For the first one, it helps to know that if $a,b$ are relatively prime then
any prime factor of $a^4+b^4$ is either $2$ or congruent to $1 \bmod 8$.
(This happens to be in my first published paper $-$ admittedly this
"publication" was the proceedings of a local high-school Math Fair...
$-$ and can proved similarly to one proof of the corresponding $1 \bmod 4$
result for $a^2+b^2$, by finding an $8$th root of unity $a/b \bmod p$.)
Since $n$ and $n+1$ are relatively prime and of opposite parity,
this means you need only check divisibility by $17$, $41$, $73$, etc.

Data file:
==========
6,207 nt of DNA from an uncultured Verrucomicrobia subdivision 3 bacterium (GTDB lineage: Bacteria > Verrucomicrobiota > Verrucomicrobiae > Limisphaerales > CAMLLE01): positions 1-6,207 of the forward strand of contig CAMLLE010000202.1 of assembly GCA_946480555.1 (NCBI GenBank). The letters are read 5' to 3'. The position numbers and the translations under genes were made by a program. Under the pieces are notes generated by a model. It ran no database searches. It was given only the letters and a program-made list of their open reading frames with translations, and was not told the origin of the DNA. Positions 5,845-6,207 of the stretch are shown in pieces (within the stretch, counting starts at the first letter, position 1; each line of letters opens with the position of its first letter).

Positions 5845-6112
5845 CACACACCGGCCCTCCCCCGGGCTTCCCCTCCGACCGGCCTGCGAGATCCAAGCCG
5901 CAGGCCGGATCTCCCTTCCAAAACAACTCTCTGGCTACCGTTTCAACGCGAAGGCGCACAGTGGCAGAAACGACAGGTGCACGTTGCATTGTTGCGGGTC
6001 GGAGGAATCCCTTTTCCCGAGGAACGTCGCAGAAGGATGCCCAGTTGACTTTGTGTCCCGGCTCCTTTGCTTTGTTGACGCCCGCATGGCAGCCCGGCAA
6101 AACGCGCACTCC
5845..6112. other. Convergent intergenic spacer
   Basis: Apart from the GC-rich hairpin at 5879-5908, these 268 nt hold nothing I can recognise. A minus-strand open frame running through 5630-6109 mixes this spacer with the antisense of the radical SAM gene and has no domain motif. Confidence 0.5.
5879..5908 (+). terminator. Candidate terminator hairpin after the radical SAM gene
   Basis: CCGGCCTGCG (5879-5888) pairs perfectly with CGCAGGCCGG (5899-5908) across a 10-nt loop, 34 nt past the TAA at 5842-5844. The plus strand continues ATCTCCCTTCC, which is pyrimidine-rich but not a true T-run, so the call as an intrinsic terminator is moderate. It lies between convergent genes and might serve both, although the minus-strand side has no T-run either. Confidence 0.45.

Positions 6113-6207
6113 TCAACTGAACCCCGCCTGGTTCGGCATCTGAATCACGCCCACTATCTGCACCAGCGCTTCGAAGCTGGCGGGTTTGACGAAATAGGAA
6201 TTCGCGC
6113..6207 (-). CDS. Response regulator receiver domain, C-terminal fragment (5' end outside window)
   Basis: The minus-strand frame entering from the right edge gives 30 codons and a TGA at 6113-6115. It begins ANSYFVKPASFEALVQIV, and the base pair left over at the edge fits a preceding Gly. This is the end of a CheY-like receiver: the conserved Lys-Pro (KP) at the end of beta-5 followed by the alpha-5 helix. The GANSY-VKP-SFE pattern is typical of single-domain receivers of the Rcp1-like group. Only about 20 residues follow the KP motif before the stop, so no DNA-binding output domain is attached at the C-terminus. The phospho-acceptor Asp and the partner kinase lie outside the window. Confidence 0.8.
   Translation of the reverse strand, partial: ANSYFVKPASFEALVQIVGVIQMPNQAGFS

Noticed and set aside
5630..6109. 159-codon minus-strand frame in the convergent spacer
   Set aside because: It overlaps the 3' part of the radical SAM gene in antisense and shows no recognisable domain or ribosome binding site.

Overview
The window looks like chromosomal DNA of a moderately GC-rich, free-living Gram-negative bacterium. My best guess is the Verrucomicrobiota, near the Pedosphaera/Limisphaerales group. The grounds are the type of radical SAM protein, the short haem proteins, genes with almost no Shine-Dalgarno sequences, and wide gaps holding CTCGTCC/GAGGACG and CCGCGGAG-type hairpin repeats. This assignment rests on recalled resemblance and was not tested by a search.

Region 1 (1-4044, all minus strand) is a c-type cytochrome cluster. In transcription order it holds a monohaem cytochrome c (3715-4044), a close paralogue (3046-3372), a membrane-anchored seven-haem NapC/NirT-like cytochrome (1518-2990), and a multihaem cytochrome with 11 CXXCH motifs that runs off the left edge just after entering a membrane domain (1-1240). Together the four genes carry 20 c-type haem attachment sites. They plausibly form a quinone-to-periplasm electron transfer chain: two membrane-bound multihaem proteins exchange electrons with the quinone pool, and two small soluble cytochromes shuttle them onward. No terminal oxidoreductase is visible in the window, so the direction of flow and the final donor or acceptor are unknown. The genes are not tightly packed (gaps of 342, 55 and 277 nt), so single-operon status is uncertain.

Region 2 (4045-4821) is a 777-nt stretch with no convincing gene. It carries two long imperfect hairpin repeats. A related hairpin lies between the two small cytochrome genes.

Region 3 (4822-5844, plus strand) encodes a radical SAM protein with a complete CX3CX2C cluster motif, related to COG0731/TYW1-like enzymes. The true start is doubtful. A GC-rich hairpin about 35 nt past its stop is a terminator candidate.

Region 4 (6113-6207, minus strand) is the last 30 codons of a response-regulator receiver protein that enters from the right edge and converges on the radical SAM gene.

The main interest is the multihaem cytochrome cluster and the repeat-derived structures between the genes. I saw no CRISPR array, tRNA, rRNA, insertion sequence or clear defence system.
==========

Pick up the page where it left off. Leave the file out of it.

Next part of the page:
For $n < 5$, the value of $n^4 + (n+1)^4$ is small enough that
the only candidate composite number is $17^2 = 289$, which you can
exclude by direct computation or otherwise (e.g. Fermat proved
that there's no solution of $a^4+b^4=c^2$ in positive integers;
or, the only Pythagorean triangle with hypotenuse $17$ has sides
$8$ and $15$). So $n=5$ is the first candidate, and the first
candidate prime factor actually divides $5^4 + 6^4 = 1921 = 17 \cdot 113$,
so we're done.